Who doesn’t love being able to move like a velvety jungle cat? I mean, there’s nothing better than being able to drop into a deep squat or slide into a smooth lateral lunge like it ain’t no thang. But unfortunately, not everyone has the necessary joint mobility to be able to do these things. And despite countless attempts at trying to stretch things out, it just doesn’t seem to get any better.

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Well, what if we told you stretching was only one way to improve your mobility? What if there were other methods that were even more effective at improving joint mobility? WELL THAT WOULD BE JUST STUPENDOUS!

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So stop your endless and mindless static stretching. Let’s take a look at three somewhat unknown things you can do to improve your joint mobility.

#1. Breathe better.

Uh… breathe…. what?

Yep, you read right. Breathing is a movement pattern in and of itself and if you’re doing it incorrectly, it can wreak all sorts of havoc on your ability to move well.

You see, breathing is the only aspect of your autonomic nervous system that you can actively control. Because of this, when you learn how to do it properly, it can positively impact all sorts of things like posture, movement capability, muscle tension, heart rate, blood pressure, and even digestion.

Improper breathing mechanics can cause you to rely on accessory breathing muscles, like your neck and chest, to get air into your lungs as opposed to using your diaphragm. And seeing as how we take close to 20,000 breaths per day, this can lead to all sorts of unnecessary tension in the wrong muscles due to overuse. This can throw our posture out of whack, which can lead to even more mobility issues.

Learning to breathe properly by using your diaphragm and allowing your ribs to move with each breath can essentially ‘release the parking brake’ with regards to your mobility, as the video above will show.

Breathing drills can help shift your nervous system into more of a ‘rest and digest’ state, as opposed to a ‘fight or flight’ one. This helps relieve excess muscle tension, which can drastically help improve joint mobility.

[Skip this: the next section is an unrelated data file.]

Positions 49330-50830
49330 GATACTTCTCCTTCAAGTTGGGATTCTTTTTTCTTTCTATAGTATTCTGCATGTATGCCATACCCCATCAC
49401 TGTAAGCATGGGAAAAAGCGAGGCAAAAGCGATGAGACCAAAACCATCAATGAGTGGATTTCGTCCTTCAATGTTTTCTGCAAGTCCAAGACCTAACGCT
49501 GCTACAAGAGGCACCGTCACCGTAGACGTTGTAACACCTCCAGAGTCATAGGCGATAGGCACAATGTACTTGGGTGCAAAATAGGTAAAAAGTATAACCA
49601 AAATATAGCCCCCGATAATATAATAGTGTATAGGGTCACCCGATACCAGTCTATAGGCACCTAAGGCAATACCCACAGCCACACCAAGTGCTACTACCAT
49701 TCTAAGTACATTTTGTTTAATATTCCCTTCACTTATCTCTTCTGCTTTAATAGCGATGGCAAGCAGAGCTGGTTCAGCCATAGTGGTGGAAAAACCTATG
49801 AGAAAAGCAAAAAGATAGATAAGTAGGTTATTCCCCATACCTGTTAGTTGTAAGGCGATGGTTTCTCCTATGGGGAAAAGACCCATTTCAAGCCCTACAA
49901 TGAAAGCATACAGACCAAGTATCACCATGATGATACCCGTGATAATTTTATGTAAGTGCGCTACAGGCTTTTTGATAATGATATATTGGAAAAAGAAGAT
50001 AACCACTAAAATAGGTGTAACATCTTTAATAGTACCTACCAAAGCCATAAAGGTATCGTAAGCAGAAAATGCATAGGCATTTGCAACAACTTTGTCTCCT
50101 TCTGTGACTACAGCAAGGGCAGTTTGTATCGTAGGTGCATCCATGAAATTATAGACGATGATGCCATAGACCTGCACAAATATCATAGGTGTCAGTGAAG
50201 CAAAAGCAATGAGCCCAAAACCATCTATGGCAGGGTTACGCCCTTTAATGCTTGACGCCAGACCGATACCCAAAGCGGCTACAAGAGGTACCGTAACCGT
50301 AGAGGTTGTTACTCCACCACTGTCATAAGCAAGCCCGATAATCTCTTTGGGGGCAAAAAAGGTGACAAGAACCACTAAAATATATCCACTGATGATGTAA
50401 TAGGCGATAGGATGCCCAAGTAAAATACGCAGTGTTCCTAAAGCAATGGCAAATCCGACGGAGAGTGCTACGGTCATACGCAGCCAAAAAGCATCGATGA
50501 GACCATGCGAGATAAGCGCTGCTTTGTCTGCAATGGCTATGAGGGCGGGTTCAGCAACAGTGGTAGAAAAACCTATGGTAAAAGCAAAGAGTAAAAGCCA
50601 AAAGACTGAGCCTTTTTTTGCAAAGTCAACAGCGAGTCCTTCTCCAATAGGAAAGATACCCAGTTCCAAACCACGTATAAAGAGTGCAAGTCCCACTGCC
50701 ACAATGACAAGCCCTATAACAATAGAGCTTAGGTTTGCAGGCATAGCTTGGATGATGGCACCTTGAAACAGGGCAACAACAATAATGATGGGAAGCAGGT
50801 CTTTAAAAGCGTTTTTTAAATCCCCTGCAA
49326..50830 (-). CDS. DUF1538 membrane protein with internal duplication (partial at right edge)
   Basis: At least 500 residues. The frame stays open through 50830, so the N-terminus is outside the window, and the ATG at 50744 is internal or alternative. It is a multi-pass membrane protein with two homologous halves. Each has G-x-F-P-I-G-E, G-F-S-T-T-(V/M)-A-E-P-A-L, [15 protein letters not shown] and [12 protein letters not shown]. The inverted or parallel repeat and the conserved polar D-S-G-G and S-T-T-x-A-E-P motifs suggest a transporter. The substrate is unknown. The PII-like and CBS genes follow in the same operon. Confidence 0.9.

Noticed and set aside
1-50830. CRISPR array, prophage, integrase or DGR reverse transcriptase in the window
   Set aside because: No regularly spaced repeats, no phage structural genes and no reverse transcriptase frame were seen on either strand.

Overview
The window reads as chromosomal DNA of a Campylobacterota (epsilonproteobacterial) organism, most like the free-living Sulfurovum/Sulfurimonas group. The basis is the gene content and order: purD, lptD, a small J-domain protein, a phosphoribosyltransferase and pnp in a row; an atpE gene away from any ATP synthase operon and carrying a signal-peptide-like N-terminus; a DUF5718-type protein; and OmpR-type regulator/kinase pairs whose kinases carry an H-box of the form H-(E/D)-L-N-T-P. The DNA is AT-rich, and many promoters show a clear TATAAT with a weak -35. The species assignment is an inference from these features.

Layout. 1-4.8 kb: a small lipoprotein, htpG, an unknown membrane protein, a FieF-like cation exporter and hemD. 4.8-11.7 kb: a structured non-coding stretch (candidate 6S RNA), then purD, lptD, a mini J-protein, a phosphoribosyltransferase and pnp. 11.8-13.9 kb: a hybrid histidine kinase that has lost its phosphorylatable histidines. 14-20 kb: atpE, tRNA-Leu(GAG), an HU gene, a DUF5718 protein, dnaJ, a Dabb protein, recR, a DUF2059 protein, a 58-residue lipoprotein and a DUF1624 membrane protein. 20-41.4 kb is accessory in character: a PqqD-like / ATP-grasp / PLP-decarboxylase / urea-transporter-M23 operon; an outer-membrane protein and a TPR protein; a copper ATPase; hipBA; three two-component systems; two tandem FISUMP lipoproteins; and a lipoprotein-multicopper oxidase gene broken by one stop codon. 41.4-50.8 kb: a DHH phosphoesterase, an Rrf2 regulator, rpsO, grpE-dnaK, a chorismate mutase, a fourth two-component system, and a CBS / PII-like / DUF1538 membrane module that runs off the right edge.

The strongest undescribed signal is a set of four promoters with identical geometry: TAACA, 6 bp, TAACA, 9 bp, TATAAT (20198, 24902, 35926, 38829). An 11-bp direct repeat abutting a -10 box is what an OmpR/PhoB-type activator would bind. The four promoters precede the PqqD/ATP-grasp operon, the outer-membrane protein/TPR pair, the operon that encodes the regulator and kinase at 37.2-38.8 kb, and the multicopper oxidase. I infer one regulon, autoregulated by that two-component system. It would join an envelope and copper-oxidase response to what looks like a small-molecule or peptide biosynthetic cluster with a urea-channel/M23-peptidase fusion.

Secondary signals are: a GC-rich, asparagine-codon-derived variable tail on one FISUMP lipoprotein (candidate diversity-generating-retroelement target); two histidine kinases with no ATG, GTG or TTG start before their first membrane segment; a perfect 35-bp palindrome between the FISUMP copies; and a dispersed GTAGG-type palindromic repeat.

#2. Get stronger.

Your body is incredibly smart. It also cares about one thing: self preservation and survival. This means that if it needs to create some tightness in a joint to prevent you from hurting yourself, it will do so. And it doesn’t give a damn about your feelings either because it knows better than you.

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– Your Body

For example, it’s not uncommon for hypermobile individuals (people whose joints are super loosey goosey) to still feel ‘tight’ somewhere despite the ability to do a full split. But more often not, it’s not true tightness they’re feeling. Instead, it’s the body’s attempt to create stability in the form of tension to help prevent those super loose joints from going through excessively large ranges of motion that might result in injury.

The body is just looking out for numero uno.

The same thing happens when one muscle in the body is weak and another has to compensate and pick up the slack. The glutes and hamstrings are a perfect example for this. If the glutes, the main driver for hip extension, are weak, the hamstrings will try to tighten up to make up for the weakness. And you unknowingly go and blame your hamstrings for being tight when they were just in the wrong place at the wrong time.

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Me, talking to your ‘tight’ hamstrings

Spend some time strengthening your glutes, anterior and lateral core, and your upper back. I bet a pretty penny you’ll magically gain some mobility.

#3. Spend more time in positions where mobility is lacking.

This one is simple. Perhaps too simple.

If you can’t perform a deep squat, spend more time in a squatting position.

Your joints live and die by the phrase, ‘if you don’t use it, you lose it’. Basically this means that if you don’t take your hips into deep flexion on a regular basis, your body will basically flip you the bird and stop allowing you to access the range of motion necessary for deep hip flexion.Image result for smile middle finger cartoon"

Remember, your body’s main concern is self preservation and survival. According to its logic, it’s not going to waste precious energy and effort maintaining these huge range of motion capabilities if you’re never going to use them. That’s like paying rent on second apartment that you never visit. That’s just stupid.

So if you’ve noticed that certain positions and movements patterns for you feel limited, well… start doing them more often!

The only caveat is that when you spend more time in these limited positions, make sure they are unloaded, aka no external weight.

If your deep squat sucks, deep squatting with weight is REALLY going to suck because you’re gonna end up hurt.

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Go through these motions unloaded, learn how to brace what needs to be braced, feel muscles that should be working, and just learn how to ‘relax and hang out’ in these limited positions. Warmups are a great place to do these things, perhaps after, oh I don’t know… some breathing drills?

Wanna learn more about these methods? Drop us a message!

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